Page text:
Buckling-driven Force Generation of Cell Cortex

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Lomada, Pranith; Jung, Wonyeong; Kim, Taeyoon
Biomaterials; Molecular, Cellular, and Tissue Engineering
artifact description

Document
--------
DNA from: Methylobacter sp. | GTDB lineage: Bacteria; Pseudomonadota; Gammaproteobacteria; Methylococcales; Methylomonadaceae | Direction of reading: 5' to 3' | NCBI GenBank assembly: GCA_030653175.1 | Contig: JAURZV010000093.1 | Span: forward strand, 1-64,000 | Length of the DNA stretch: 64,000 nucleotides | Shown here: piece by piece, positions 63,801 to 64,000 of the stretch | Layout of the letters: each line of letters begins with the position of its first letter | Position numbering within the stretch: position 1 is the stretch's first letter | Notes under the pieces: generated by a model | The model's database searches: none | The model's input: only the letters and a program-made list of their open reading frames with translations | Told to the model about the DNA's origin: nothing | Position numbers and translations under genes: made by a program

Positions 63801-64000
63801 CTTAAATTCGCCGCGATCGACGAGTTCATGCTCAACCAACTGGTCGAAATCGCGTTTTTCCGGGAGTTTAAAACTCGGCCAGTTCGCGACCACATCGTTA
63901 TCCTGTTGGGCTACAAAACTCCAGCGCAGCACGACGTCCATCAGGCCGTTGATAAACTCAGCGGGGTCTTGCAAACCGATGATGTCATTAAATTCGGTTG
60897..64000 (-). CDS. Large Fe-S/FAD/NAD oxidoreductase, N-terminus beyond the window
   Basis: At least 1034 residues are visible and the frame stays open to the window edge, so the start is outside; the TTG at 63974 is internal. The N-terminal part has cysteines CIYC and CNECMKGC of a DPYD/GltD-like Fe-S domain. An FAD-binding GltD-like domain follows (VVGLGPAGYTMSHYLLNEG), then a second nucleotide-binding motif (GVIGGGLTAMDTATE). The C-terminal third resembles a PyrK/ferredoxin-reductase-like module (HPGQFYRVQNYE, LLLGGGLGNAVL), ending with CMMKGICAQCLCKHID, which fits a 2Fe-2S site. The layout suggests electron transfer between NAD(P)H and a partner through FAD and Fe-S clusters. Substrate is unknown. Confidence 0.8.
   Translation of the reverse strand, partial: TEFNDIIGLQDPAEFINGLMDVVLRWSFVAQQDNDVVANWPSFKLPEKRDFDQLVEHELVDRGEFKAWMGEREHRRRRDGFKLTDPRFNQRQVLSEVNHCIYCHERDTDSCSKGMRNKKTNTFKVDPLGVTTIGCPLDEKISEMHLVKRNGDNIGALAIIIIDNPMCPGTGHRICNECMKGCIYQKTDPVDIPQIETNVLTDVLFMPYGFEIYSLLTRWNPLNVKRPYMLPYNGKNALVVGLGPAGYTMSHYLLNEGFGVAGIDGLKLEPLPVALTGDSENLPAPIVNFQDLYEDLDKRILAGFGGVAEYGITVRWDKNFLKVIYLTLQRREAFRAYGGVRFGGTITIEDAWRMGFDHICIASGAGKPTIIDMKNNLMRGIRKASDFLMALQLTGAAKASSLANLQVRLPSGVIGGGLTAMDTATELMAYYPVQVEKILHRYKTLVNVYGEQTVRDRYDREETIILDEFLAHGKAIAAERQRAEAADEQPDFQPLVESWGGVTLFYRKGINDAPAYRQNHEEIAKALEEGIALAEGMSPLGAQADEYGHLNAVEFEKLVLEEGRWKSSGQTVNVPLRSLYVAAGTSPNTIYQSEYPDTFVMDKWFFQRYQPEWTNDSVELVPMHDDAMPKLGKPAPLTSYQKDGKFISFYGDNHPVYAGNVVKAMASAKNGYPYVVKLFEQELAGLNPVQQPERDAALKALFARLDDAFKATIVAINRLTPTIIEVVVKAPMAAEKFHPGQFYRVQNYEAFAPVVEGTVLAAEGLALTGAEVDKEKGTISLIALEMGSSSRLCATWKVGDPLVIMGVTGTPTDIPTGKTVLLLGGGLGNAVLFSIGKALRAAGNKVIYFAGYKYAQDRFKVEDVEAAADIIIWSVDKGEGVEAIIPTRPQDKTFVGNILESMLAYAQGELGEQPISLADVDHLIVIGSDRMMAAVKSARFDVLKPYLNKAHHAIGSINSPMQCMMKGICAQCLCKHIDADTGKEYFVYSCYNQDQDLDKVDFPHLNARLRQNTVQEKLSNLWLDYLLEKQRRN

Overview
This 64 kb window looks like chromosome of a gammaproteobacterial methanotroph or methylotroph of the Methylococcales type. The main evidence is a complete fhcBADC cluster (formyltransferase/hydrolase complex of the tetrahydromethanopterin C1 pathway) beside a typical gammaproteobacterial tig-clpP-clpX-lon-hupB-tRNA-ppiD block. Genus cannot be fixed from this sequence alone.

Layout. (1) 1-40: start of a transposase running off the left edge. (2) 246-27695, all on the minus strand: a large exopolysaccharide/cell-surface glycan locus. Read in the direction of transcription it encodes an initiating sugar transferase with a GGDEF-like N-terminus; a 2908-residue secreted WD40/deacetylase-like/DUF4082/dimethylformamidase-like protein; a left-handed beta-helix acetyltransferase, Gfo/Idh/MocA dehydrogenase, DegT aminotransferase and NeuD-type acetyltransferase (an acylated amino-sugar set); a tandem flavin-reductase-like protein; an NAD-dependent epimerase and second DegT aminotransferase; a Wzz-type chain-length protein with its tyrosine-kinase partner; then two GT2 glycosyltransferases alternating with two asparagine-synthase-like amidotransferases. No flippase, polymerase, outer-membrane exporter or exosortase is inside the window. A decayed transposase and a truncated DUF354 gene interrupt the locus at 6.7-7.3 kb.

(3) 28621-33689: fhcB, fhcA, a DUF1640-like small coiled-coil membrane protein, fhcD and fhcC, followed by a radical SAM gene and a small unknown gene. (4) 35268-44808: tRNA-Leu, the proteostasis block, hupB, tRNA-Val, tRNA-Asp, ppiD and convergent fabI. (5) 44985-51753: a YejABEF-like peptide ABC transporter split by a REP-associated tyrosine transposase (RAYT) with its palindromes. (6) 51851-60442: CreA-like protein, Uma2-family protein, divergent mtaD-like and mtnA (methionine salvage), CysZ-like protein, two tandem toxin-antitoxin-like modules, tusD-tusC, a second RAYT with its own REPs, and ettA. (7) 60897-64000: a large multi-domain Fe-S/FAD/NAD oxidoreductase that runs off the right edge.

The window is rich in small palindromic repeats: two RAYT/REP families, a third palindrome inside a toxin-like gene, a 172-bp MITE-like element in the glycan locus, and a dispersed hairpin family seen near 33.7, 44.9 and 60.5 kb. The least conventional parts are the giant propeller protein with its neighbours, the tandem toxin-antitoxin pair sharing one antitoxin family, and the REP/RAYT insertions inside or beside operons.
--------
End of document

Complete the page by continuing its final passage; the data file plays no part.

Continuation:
Actomyosin cortex, a thin network underlying cell membrane, is known to generate a large portion of tensile forces required for various cellular processes. Recently, theoretical studies predicted that buckling of actin filaments breaks symmetry between tensile and compressive forces developed by myosin motors, resulting in tensile stress at a network level. However, the significance of the filament buckling of the cortex has yet to be demonstrated either computationally or experimentally. Here, buckling-dependent stress generation of the cortex-like actomyosin network was investigated using an agent-based computational model consisting of actin filaments, actin cross-linking proteins (ACPs), and molecular motors. First, a wide parametric space of filament length and the densities of ACP and motors was explored. It was found that the importance of the buckling varies depending on conditions; with higher ACP/motor densities and longer actin filaments, symmetry breaking induced by buckling is more severe. Using the data collected from the model, it was explained why the buckling is more likely to occur under such conditions. In addition, by analyzing temporal evolutions of filament behaviors, it was showed that some of the buckled filaments become subjected to tensile forces in a later stage, which was not predicted by the theoretical models.